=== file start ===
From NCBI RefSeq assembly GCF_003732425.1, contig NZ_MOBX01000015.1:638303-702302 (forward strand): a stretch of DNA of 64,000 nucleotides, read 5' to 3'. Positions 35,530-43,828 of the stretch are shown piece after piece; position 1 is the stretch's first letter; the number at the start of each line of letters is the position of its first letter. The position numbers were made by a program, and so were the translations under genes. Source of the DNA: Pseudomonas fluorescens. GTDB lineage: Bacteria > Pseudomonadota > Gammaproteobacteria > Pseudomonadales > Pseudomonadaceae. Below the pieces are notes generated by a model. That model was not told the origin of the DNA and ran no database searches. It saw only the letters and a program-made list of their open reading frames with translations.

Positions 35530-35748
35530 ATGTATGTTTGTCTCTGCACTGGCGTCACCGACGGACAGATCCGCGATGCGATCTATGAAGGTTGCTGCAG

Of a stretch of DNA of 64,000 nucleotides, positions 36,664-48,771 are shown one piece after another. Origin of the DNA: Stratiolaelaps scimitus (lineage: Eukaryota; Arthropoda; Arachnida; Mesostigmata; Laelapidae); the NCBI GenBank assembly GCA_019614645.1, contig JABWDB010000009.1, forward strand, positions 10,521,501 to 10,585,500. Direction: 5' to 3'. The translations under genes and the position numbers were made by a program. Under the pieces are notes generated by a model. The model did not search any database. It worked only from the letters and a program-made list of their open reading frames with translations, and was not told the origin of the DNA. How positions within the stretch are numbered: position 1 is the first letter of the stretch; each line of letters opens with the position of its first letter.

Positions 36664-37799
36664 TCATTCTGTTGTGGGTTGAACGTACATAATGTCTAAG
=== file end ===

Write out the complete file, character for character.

From NCBI RefSeq assembly GCF_003732425.1, contig NZ_MOBX01000015.1:638303-702302 (forward strand): a stretch of DNA of 64,000 nucleotides, read 5' to 3'. Positions 35,530-43,828 of the stretch are shown piece after piece; position 1 is the stretch's first letter; the number at the start of each line of letters is the position of its first letter. The position numbers were made by a program, and so were the translations under genes. Source of the DNA: Pseudomonas fluorescens. GTDB lineage: Bacteria > Pseudomonadota > Gammaproteobacteria > Pseudomonadales > Pseudomonadaceae. Below the pieces are notes generated by a model. That model was not told the origin of the DNA and ran no database searches. It saw only the letters and a program-made list of their open reading frames with translations.

Positions 35530-35748
35530 ATGTATGTTTGTCTCTGCACTGGCGTCACCGACGGACAGATCCGCGATGCGATCTATGAAGGTTGCTGCAG

Of a stretch of DNA of 64,000 nucleotides, positions 36,664-48,771 are shown one piece after another. Origin of the DNA: Stratiolaelaps scimitus (lineage: Eukaryota; Arthropoda; Arachnida; Mesostigmata; Laelapidae); the NCBI GenBank assembly GCA_019614645.1, contig JABWDB010000009.1, forward strand, positions 10,521,501 to 10,585,500. Direction: 5' to 3'. The translations under genes and the position numbers were made by a program. Under the pieces are notes generated by a model. The model did not search any database. It worked only from the letters and a program-made list of their open reading frames with translations, and was not told the origin of the DNA. How positions within the stretch are numbered: position 1 is the first letter of the stretch; each line of letters opens with the position of its first letter.

Positions 36664-37799
36664 TCATTCTGTTGTGGGTTGAACGTACATAATGTCTAAG